In the aftermath of “Jackie’s” claim of being a gang-rape victim at the University of Virginia (has the school reinstated the fraternities, by the way?) falling apart under the weight of her lies, we get this from Zerlina Maxwell, of The Washington Post, a woman who represents herself as an actual lawyer, as well as a writer of newspaper articles.
This is what we mean in America when we say someone is “innocent until proven guilty.” After all, look what happened to the Duke lacrosse players.
In important ways, this is wrong. We should always believe, as a matter of default, what an accuser says. Ultimately, the costs of wrongly disbelieving a survivor far outweigh the costs of calling someone a rapist.
So, I guess all those black men who were lynched—without even the nicety of a trial before an all-white jury, mind you—on a woman’s mere accusation of rape were correctly hung.
This is not a legal argument about what standards we should use in the courts; it’s a moral one, about what happens outside the legal system.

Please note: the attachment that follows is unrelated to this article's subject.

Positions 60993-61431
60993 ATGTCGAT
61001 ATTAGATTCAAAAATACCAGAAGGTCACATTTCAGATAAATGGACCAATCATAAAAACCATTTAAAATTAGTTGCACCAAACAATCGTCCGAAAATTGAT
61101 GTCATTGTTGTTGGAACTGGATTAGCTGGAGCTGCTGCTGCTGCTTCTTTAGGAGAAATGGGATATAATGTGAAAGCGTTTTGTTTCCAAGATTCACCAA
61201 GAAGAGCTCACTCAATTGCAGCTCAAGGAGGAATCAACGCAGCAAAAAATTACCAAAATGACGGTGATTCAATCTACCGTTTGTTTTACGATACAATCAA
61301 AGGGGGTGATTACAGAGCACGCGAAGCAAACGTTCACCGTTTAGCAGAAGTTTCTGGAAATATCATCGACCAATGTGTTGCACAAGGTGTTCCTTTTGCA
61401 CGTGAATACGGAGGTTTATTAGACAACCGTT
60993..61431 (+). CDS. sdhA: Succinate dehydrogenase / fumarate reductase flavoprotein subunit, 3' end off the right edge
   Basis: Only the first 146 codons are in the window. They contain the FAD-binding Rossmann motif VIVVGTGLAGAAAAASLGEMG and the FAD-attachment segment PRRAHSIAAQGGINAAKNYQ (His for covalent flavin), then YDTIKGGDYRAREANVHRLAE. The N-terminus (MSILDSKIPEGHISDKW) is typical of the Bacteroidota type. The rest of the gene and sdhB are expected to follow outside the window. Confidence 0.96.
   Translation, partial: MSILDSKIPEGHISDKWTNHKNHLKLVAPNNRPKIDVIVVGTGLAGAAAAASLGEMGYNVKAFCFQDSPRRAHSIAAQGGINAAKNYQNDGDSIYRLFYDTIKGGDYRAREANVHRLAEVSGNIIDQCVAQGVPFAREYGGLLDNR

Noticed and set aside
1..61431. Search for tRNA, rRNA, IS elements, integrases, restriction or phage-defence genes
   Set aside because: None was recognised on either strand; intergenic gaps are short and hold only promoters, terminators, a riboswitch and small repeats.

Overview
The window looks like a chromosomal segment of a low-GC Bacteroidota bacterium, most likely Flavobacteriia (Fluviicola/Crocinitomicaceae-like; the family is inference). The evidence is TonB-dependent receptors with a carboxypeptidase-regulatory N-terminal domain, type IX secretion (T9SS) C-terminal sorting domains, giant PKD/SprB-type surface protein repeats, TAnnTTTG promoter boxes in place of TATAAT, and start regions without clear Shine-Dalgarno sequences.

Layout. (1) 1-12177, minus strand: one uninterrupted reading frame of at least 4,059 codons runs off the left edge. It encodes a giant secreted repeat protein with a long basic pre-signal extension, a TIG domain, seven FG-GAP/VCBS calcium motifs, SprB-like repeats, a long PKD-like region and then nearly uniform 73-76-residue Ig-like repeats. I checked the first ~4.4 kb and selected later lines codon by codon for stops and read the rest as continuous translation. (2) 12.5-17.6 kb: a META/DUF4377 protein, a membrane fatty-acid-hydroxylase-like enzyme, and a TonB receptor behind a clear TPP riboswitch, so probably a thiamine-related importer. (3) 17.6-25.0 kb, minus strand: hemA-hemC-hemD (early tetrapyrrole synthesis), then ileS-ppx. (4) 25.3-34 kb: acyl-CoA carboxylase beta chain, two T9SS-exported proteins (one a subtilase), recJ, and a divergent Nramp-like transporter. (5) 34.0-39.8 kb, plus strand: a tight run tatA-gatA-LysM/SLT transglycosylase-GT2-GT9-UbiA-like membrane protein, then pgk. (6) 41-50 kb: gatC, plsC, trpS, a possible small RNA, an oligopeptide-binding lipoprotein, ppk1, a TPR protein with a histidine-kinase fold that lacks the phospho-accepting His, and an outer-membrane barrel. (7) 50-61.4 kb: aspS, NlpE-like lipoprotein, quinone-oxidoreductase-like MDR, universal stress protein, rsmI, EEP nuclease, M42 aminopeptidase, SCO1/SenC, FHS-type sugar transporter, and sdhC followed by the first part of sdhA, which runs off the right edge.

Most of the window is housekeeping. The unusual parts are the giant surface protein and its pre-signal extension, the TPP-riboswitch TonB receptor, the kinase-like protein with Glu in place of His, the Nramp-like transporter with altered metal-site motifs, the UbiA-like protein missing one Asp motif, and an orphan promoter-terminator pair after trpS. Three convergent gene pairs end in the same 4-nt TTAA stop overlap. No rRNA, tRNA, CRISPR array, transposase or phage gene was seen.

Because women are outside our legal system. Because it’s the moral thing to do to string someone up—literally or figuratively—and get around to an investigation afterward. Never mind that that’s just going to spring-load the investigation to justify the lynching regardless of any actual facts. Which is what Maxwell and her ilk are trying to do with “Jackie.”
The victimization of the accused, apparently, has no importance. After all, he can’t be a worthwhile human being, else a woman wouldn’t have accused him in the first place.
Never mind that, to alter this lawyer’s closing argument just a touch,
The cost of disbelieving [the accused man], on the other hand, is far steeper. It signals that that [men] don’t matter and that they are disposable….